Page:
The library of the SOAS is a labyrinth, and I didn't even approach its centre. I tried to remain concentrated on the shelves 37 and 37a on the level B. Sufism, the complete collection, or about it. I still don't know nothing about Vienna and the final sort of my proposal concerning Eremos. But I try to advance just a little bit to have the ground cleared up for anything that might come. I didn't find nothing particular concerning Titus Burckhardt, except his books, of course, and some translations that might eventually be of a more limited circulation. But I manage to get clearer image of the Western invention of Sufism, since the 19th century till its exhaustion in a kind of global theosophy.
I must admit I wasn't fully conscious of the complex resonance of the word, specially in the British context. I'm much more of Germanic mind in this domain, taking the matter a part of erudite, exclusive, purely intellectually-historical context. Of course, I'd noticed and perused all those Colin Bark's editions of Rumi for every single day of the year. But I simply never attached any special importance to it, not to the point of thinking that this might change significantly the perception of my hyper-sophisticated, Germanly-philological matter. But there is obviously more than this, and I can't ignore it totally.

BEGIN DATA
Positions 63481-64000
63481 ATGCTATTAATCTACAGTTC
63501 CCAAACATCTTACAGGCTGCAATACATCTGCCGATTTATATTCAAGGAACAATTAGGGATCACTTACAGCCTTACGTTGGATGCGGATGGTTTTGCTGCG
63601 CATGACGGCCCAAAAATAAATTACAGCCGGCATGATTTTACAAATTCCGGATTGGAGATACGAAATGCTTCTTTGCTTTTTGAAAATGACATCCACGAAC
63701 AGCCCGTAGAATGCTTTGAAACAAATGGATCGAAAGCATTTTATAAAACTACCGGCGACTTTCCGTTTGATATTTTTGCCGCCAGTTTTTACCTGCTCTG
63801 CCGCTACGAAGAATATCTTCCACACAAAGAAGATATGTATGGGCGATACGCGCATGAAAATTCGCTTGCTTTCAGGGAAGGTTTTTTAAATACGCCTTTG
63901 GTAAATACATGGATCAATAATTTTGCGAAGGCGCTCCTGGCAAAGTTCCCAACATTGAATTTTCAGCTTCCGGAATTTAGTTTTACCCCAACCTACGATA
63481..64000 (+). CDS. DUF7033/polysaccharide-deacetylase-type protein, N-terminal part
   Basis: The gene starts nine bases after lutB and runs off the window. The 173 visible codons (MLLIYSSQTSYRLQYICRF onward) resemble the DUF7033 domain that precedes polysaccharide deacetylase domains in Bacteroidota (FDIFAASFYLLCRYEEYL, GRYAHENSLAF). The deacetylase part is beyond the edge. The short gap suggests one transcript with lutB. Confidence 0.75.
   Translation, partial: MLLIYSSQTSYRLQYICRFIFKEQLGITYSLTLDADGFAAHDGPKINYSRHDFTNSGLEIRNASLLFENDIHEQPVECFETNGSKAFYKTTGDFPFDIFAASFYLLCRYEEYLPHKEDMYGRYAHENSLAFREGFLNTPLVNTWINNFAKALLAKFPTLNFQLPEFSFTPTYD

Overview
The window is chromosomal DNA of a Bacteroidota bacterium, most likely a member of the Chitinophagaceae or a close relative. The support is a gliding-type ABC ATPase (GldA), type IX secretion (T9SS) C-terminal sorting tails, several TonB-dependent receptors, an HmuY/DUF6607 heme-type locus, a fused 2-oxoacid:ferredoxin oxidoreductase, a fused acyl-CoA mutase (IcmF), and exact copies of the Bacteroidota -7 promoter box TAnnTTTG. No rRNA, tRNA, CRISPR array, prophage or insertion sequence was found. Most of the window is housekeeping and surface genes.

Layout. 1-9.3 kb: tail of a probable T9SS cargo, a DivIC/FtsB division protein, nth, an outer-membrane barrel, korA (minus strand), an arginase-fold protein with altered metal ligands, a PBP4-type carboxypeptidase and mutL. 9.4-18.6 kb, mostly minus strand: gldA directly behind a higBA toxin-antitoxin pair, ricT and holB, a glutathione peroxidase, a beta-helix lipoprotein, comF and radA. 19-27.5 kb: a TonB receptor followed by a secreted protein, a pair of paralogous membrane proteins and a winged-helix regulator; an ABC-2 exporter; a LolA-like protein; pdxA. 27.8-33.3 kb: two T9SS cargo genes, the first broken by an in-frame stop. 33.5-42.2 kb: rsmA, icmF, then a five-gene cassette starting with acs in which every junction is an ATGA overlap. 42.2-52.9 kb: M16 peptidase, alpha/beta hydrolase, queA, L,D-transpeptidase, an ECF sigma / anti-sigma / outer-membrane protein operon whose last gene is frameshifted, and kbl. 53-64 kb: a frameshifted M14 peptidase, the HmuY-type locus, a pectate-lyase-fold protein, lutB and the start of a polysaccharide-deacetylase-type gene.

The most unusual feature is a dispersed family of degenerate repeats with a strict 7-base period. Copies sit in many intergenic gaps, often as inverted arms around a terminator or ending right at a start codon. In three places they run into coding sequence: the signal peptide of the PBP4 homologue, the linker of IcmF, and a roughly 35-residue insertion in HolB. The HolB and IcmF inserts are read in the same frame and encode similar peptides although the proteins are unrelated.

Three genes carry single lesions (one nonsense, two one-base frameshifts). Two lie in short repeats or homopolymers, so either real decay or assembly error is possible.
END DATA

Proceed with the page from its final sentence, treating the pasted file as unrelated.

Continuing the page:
Curiously, even if I'd laboriously read through Doris Lessing's Shikasta (at least a half of it), trying in vain to fathom what this book is really about, it never crossed my mind there might be any connection with Sufism.
But there's been even more. A rather embarrassing element of the summer school in which I participated brought to my consciousness the existence of a kind of "minor Bengal", the Sufi Sylhet, considered, according to what I read in the Wikipedia, as a "spiritual capital" of Bangladesh. The region has a particular language, and even a particular alphabet derived from the Bengali script. The embarrassment comes from a very specific actions taken by two linguists/activists and self-proclaimed saviours of the Sylhetian. I saw them pitifully reducing their "native informant" to the function of an ostensible specimen, in a show that required urgent decolonization.
Or am I just overacting my recent endowment as the chairperson of our own Research Ethics commission at the University of Warsaw?